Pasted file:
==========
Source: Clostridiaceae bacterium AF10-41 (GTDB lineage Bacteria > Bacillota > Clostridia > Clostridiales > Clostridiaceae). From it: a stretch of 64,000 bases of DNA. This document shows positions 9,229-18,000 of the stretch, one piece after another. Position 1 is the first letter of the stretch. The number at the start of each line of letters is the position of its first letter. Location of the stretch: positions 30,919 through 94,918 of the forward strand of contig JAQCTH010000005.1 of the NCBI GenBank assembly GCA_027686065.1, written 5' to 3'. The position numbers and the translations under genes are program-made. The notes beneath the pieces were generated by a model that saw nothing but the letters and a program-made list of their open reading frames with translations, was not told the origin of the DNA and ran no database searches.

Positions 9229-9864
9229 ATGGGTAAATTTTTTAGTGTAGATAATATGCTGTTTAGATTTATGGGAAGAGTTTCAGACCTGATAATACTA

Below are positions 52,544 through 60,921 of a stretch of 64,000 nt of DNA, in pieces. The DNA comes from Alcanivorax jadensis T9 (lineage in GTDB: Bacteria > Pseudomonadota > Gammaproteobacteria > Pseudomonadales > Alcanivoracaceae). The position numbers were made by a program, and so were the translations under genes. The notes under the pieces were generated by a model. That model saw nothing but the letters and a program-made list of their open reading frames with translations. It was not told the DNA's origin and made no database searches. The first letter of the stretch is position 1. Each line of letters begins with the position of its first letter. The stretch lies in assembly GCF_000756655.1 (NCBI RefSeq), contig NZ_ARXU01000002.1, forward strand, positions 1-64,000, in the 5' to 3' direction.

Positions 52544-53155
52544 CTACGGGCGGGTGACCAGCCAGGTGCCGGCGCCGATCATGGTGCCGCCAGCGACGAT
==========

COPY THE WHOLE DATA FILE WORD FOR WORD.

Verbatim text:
Source: Clostridiaceae bacterium AF10-41 (GTDB lineage Bacteria > Bacillota > Clostridia > Clostridiales > Clostridiaceae). From it: a stretch of 64,000 bases of DNA. This document shows positions 9,229-18,000 of the stretch, one piece after another. Position 1 is the first letter of the stretch. The number at the start of each line of letters is the position of its first letter. Location of the stretch: positions 30,919 through 94,918 of the forward strand of contig JAQCTH010000005.1 of the NCBI GenBank assembly GCA_027686065.1, written 5' to 3'. The position numbers and the translations under genes are program-made. The notes beneath the pieces were generated by a model that saw nothing but the letters and a program-made list of their open reading frames with translations, was not told the origin of the DNA and ran no database searches.

Positions 9229-9864
9229 ATGGGTAAATTTTTTAGTGTAGATAATATGCTGTTTAGATTTATGGGAAGAGTTTCAGACCTGATAATACTA

Below are positions 52,544 through 60,921 of a stretch of 64,000 nt of DNA, in pieces. The DNA comes from Alcanivorax jadensis T9 (lineage in GTDB: Bacteria > Pseudomonadota > Gammaproteobacteria > Pseudomonadales > Alcanivoracaceae). The position numbers were made by a program, and so were the translations under genes. The notes under the pieces were generated by a model. That model saw nothing but the letters and a program-made list of their open reading frames with translations. It was not told the DNA's origin and made no database searches. The first letter of the stretch is position 1. Each line of letters begins with the position of its first letter. The stretch lies in assembly GCF_000756655.1 (NCBI RefSeq), contig NZ_ARXU01000002.1, forward strand, positions 1-64,000, in the 5' to 3' direction.

Positions 52544-53155
52544 CTACGGGCGGGTGACCAGCCAGGTGCCGGCGCCGATCATGGTGCCGCCAGCGACGAT